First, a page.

Some of the typical fruits and vegetables in my weekly grocery cart are strawberries, bananas, apples, mushrooms, spinach and kale, but I find myself constantly intrigued by the appearance of the other fruits and vegetables that I’m less familiar with. For this week’s blog, I hit up my local grocery store to explore the tastes, health benefits and cultural origins of the produce I don’t usually grab in hopes to diversify my grocery list and promote healthy eating!
Also known as Orinoco, Bluggoe, Horse, Hog or Largo bananas, Burro Bananas are a shorter and stubbier shape in comparison to the standard cavendish bananas.
They are typically grown in Mexico and are available all year round
Don’t underestimate their small stature, these bananas are nutritional powerhouses that are known for their significant levels of vitamin B, C, fiber and magnesium. Moreover, they’re beneficial in cases of anemia by stimulating hemoglobin (red blood cells)
When eaten ripe, Burro Bananas offer a one-of-a-kind tangy taste that mimics that of a regular ripe banana with a slight lemony undertone! (“Specialty Produce”)
Soursop, also known as Graviola is a fruit grown on Annona Muricata trees in tropical climates. Its interesting texture is prickly on the outside and somewhat slimy on the inside (“Healthline – Soursop”).
The exact origins of the soursop fruit are unknown, however this fruit is native to the Caribbean and tropical regions of the Americas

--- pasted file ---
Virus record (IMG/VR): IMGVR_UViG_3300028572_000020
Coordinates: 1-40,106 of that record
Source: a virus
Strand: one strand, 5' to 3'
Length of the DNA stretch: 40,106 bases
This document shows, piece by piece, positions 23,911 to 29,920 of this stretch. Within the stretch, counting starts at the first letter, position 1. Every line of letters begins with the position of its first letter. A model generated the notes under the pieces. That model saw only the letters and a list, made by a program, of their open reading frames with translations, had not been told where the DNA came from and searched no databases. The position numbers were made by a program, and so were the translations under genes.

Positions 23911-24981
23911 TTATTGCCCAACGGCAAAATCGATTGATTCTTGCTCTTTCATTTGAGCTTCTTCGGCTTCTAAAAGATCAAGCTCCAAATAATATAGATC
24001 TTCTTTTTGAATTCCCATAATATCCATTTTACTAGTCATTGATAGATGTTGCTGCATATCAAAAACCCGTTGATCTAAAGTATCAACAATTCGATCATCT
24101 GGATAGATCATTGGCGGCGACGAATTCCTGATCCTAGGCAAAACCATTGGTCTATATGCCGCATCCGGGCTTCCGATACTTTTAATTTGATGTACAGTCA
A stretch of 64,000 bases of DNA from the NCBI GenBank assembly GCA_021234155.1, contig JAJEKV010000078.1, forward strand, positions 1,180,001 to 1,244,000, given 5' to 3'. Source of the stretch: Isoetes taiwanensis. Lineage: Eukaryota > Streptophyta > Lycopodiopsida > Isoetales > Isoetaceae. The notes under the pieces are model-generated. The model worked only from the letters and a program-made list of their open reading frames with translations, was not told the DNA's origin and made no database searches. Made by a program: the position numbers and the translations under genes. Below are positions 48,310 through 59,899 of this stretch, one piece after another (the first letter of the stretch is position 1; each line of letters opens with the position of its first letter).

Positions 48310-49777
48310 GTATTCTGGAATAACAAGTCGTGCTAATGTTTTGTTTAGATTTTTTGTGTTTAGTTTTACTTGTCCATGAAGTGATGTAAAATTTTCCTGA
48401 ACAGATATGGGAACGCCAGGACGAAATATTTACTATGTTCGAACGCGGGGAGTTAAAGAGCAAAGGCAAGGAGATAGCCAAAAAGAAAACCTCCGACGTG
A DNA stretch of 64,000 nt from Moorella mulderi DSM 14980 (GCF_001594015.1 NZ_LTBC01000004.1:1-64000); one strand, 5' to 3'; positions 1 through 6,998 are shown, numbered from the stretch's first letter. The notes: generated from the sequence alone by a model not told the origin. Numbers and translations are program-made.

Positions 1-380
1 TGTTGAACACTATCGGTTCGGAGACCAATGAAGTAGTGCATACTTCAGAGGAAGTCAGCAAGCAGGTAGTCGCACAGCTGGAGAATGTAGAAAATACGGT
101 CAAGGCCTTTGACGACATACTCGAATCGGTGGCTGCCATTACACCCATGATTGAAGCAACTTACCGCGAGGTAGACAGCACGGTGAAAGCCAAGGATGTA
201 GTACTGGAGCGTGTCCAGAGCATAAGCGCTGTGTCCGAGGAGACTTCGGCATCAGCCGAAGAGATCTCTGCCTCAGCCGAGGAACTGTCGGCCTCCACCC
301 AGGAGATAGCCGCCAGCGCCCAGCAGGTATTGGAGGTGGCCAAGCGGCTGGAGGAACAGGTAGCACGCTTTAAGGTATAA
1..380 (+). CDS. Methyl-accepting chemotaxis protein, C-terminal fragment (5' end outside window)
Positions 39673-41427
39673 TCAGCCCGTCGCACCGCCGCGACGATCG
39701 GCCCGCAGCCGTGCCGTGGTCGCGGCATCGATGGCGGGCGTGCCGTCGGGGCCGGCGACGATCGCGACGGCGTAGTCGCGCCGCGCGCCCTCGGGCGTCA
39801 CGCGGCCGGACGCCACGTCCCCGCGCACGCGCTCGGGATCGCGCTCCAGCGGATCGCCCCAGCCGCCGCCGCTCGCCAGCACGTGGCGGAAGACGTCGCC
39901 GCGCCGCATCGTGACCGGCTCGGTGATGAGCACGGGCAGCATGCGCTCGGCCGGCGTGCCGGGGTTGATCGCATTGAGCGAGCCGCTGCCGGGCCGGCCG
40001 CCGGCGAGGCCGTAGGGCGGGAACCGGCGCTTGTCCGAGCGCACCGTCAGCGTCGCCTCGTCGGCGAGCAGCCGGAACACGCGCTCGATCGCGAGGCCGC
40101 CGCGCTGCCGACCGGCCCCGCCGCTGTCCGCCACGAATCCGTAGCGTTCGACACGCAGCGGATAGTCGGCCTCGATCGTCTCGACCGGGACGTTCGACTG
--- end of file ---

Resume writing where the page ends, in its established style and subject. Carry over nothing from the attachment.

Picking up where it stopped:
This immune system booster is high in vitamin C with one fruit containing 215% of our recommended daily dose of vitamin C
I would describe the taste as a hybrid between strawberry and pineapple with the texture of a banana, definitely a unique burst of flavour, be prepared to get a little messy!
Quince’s vibrant colour is reflective of its punch of tart flavour that you may not enjoy eating raw (trust me, I’ve tried). A member of the rose family, it’s pungent, perfumy smell is inspiration to several fruity perfumes.
This fruit looks similar to a pear or granny-smith apple with origins tracing back to Iran, Turkey and Greece (“Brittania”)
Quince is rich in nutrients, vitamins and antioxidants. It has also been known to help ease symptoms of early pregnancy including nausea and vomiting (“Healthline – Quince”)
Quince is probably the most versatile fruit mentioned thus far, it can be used in pies, sautes, jams and beverages to add hits of apple, pear and citrus flavours
This one brings me back to my highschool days of spending all my lunch money on the refreshing Aloe beverages at the convenience store, can anyone else relate?
Aloe, closely related to Aloe Vera, is a succulent plant that originates from Arabian Peninsula and thrives in tropical climates “Healthline – Aloe”. The aloe plant is quite mesmerizing and is compact with a spiral of pluckable leafs
Unlike previous mentions, Aloe is actually more known for its medicinal properties rather than its taste. Aloe gel is amazing for skin ailments such as rashes, sores, burns, psoriasis and scar-healing, it acts as a natural skin soother and anti-inflammatory (“Prevention”)
When prepared properly, Aloe gel can be consumed raw. After rinsing, it can be a refreshing ingredient in smoothies
Challenge yourself to step out of your comfort zone in all aspects of life, down to the fruits and veggies you eat! Maybe you’ll come across a new favourite!